Yes, you heard it here, the #1 reason to eat locally: local food tastes better. It’s not only fresher (many times you can get it on the day of harvest) than food that has traveled the average 1500 miles to your plate, but it’s also not being raised to travel 1500 miles to your plate. That means you can find different varieties, ones that fell out of favor because they don’t travel well, or lack uniformity, or have a longer growing season. Tomatoes, lettuce, peaches, raspberries, cucumbers, potatoes, even onions & garlic: you’ll be amazed at how much difference freshness and variety can make. Taste. Try it and see.
Mine and my neighbor’s. Yes, buying local food can be more expensive than shopping at the supermarket, especially for meats & cheeses. But buying local blueberries in season and freezing for use out of season is much less expensive than paying $6.99 for a half-pint of Chilean blueberries in February. Additionally, the money I spend stays here, in the Hudson Valley. I like the fact that I know Betsey, my vegetable farmer, and Jen & Mike, my pig farmers, Pat, who raises my chickens, and Don, my “flour guy.” I like even more that I get to give my money to these people that I like: I help to keep them in business and they help to keep me in delicious, healthy food. The money that I pay to them in turn gets funneled back into my neighborhood, to my local schools and shops and industries. Pay it forward, as they say, just not too far forward.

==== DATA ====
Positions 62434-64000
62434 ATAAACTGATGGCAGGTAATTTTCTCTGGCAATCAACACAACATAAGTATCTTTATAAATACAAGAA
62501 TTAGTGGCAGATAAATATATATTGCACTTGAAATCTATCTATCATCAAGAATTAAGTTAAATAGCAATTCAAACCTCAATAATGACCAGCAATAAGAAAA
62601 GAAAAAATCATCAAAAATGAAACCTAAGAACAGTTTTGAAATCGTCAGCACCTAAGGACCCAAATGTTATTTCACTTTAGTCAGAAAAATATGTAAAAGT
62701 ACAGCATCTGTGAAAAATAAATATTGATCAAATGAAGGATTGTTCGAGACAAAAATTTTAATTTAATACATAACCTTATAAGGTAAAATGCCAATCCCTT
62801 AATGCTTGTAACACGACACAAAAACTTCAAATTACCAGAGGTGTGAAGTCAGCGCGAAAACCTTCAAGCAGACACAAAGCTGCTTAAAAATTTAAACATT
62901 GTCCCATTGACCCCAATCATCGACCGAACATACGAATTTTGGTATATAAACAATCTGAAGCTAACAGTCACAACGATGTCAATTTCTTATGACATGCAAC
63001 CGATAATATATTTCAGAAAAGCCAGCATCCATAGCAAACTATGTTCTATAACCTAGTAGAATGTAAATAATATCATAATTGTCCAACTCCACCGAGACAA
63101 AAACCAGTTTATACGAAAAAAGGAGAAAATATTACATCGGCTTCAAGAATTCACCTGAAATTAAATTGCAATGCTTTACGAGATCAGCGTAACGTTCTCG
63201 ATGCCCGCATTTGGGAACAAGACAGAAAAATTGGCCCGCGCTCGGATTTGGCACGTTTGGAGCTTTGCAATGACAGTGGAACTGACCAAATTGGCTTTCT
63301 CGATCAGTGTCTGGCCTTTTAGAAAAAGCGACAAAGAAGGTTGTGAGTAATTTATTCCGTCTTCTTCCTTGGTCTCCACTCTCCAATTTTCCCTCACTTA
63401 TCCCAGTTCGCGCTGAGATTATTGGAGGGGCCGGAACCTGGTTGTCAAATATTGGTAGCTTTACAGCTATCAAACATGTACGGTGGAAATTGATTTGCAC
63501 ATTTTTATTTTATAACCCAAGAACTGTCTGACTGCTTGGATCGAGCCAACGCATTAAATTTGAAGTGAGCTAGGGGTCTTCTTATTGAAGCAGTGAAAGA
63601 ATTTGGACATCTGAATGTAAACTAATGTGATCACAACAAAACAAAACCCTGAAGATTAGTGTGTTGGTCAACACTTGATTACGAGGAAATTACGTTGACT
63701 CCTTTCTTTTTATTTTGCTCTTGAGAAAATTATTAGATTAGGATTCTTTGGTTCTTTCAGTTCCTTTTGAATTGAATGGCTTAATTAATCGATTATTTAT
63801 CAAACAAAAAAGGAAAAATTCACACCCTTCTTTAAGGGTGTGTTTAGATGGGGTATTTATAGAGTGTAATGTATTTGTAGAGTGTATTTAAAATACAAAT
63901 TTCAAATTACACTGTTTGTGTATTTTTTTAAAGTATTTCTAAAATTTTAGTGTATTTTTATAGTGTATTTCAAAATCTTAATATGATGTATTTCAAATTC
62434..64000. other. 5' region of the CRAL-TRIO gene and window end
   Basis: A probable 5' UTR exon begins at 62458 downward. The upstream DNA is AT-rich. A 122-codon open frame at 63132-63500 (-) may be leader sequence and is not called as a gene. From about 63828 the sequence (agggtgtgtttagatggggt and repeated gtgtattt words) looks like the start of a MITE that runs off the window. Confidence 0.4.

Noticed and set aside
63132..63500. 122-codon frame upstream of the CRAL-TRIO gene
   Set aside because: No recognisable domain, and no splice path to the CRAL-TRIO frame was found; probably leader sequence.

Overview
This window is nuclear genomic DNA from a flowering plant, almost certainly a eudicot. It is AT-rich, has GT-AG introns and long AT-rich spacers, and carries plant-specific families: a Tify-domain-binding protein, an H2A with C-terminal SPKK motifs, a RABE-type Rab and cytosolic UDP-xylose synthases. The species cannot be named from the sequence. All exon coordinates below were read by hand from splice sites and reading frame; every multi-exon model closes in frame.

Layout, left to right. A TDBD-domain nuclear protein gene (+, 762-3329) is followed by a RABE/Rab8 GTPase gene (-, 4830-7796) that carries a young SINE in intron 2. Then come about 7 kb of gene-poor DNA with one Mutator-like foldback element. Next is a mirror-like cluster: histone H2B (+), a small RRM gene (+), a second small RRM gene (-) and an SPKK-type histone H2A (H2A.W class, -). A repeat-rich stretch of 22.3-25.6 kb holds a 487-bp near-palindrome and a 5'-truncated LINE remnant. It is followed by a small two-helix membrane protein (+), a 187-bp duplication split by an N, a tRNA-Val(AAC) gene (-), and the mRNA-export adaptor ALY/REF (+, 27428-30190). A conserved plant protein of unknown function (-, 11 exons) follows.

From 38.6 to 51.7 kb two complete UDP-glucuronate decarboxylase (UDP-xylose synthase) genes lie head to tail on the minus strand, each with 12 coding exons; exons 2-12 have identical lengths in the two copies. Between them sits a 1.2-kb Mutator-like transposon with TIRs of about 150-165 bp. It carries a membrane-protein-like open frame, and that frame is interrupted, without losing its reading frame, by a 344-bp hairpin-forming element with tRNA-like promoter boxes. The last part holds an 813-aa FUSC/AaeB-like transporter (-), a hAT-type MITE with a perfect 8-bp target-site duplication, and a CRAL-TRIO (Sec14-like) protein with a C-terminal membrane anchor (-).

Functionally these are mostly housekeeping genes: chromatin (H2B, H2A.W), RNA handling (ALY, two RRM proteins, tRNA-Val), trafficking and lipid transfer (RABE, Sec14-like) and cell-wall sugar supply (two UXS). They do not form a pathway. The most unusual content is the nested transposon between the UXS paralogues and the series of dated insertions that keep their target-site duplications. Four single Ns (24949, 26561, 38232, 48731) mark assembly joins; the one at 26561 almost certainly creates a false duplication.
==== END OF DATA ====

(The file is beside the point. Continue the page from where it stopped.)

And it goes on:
The environmental benefits of not shipping all of our food 1500 miles every day are obvious: 1500 miles less of CO2-spewing transportation, each and every day. But there are many other environmental benefits to a local diet that are somewhat less obvious. Local eating by it’s nature requires many small, diversified farms. One 10,000 acre farm growing lettuce outside of Albany isn’t going to last very long without a huge transportation network to support it. But take those 10,000 acres and turn them into 25 small family farms, raising everything from apples to zucchini, chickens to goats, mushrooms to tilapia, and you instantly reap environmental benefits. Diversity in and of itself is an ecological benefit: monoculture is associated with pesticide-resistant super bugs, erosion & depletion of soil, and increasing fertilizer needs with each harvest season. Many small farmers, if they are not certified organic, practice sustainable farming practices. It just make good sense: less money out of pocket for inputs (fertilizer, pesticides) and higher productivity and healthier soil through sustainable farming.